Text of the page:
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I know that this question might be very simple, but I want to know: what is the value of following integral?

$$\int_0^\infty0dx$$

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The trick with such things is always: look at the definition, and just apply it carefully.

  • By definition, $\int_0^\infty f(x)dx$ is just $\lim_{r\rightarrow\infty} \int_0^r f(x)dx$, so we just need to calculate $\int_0^r 0dx$ for an arbitrary real $r$.

  • But $\int_0^r 0dx$ is always $0$ (you should already be comfortable with this).

  • So $\int_0^\infty f(x)dx=\lim_{r\rightarrow\infty} \int_0^r f(x)dx=\lim_{r\rightarrow\infty}0=0$.


The reason $\int_0^\infty 0dx$ may seem mysterious at first is that it feels like the old "paradox": "What happens when you add infinitely many infinitely small quantities together?" But this "paradox" is also present in integration all the time: $\int_a^bf(x)dx$ is intuitively "the sum of the areas of infinitely many infinitely thin rectangles." So this is a problem that we've already resolved, and the fact that $\int_0^\infty0dx=0$ should be no more mysterious than the general behavior of integration (in fact, it should be less mysterious).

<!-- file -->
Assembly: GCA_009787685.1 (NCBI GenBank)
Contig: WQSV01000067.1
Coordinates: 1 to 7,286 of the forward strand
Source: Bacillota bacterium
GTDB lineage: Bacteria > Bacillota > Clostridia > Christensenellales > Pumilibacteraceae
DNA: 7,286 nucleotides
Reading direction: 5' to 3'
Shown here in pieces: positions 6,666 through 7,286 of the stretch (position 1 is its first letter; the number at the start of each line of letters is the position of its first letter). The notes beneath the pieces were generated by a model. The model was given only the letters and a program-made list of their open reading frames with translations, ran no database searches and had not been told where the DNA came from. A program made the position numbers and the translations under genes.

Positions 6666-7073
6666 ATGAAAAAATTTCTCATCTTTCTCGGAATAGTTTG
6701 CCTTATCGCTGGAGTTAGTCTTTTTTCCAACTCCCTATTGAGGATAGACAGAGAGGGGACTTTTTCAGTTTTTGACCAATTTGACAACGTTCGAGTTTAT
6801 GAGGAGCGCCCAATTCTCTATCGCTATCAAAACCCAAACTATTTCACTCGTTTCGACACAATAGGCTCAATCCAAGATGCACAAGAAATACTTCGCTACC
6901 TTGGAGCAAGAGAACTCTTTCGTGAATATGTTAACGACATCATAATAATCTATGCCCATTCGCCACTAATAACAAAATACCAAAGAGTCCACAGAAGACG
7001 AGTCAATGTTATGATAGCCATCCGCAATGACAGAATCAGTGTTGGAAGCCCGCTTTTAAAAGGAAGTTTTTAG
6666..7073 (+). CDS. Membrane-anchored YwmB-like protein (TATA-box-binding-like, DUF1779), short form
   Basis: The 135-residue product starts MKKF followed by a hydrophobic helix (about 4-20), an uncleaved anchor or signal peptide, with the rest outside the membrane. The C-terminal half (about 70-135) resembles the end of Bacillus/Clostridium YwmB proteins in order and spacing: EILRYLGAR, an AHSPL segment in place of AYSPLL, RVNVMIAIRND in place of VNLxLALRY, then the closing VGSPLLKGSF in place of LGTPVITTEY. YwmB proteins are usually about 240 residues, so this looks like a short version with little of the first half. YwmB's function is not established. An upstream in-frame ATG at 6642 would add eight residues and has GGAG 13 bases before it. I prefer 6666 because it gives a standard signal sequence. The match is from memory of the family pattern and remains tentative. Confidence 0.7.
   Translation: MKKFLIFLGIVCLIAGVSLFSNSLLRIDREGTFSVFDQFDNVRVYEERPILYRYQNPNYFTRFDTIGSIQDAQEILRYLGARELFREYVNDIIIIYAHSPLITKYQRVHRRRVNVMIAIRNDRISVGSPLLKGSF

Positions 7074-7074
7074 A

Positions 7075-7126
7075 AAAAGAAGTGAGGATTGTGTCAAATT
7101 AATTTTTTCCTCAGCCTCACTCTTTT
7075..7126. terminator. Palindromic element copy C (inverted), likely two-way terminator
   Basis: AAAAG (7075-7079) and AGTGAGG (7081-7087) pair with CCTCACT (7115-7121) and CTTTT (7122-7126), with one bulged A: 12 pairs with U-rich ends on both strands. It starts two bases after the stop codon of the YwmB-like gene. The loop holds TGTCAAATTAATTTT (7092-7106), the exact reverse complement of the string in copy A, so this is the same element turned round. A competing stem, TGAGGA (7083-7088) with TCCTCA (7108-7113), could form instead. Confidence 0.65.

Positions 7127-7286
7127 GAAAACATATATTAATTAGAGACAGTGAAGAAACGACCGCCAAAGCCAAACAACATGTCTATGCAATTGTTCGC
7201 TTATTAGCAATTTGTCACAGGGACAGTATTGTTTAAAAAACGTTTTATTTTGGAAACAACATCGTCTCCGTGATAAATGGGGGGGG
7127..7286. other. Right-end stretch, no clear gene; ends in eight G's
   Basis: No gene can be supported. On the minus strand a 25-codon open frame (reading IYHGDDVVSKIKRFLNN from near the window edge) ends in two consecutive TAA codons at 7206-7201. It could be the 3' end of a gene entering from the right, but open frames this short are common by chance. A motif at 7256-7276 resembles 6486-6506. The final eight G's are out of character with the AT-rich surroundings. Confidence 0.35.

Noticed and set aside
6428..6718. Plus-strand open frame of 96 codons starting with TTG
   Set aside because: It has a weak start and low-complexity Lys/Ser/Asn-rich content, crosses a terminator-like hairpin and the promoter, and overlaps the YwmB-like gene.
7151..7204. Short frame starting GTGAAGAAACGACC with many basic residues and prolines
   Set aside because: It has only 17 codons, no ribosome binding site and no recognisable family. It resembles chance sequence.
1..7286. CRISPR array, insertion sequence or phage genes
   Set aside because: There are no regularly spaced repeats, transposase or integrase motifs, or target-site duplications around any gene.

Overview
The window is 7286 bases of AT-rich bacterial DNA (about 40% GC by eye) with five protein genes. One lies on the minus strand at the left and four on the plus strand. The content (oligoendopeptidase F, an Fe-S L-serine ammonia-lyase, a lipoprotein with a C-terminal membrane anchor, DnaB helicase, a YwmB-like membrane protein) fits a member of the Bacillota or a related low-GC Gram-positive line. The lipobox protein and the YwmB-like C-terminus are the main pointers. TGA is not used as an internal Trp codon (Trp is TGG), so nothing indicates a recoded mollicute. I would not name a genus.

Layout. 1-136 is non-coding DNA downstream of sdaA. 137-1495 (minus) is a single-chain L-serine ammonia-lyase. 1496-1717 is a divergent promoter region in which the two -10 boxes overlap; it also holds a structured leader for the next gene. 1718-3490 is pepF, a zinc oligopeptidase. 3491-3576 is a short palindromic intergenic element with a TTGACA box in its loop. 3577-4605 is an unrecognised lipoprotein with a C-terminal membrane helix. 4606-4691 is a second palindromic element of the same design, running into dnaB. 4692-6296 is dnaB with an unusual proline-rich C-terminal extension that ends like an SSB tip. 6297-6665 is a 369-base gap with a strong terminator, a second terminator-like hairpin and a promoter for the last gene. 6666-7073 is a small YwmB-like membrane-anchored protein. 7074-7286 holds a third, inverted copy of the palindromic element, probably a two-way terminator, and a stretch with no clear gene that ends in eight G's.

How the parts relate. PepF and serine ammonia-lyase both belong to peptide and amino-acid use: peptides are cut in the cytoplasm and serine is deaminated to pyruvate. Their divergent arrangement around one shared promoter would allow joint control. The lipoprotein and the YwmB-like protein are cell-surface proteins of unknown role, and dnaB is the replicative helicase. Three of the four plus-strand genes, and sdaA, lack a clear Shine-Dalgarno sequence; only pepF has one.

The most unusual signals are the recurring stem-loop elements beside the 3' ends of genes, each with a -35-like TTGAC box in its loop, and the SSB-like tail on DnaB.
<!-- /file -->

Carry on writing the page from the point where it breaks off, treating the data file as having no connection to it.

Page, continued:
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Hint: $$\forall t>0: \int_0^t 0 \mathrm{d}x=0$$

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A more intuitive angle: recall that

$$\int_a^b f(x)dx$$

can be analogized as the area between $f$ and the $x$ axis on the interval $[a,b]$. Take $a=0, b \to \infty,$ and $f(x)=0$. Then we have

$$\int_0^\infty 0 dx$$

or, essentially, the area between the line $y=0$ (the $x$-axis) and the $x$-axis, for $x\geq0$. In that light, it should be immediately clear there is $0$ area, and thus the integral is $0$.

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By one definition, the integral is the infinite limit of the sum of the areas of rectangles whose base is $\Delta x$ and whose height is $f(x_i)$. In this case $f(x_i)=0$. So $f(x_i)\Delta x=0$. Summing these, you get, of course $0$ and the limit is $0$.

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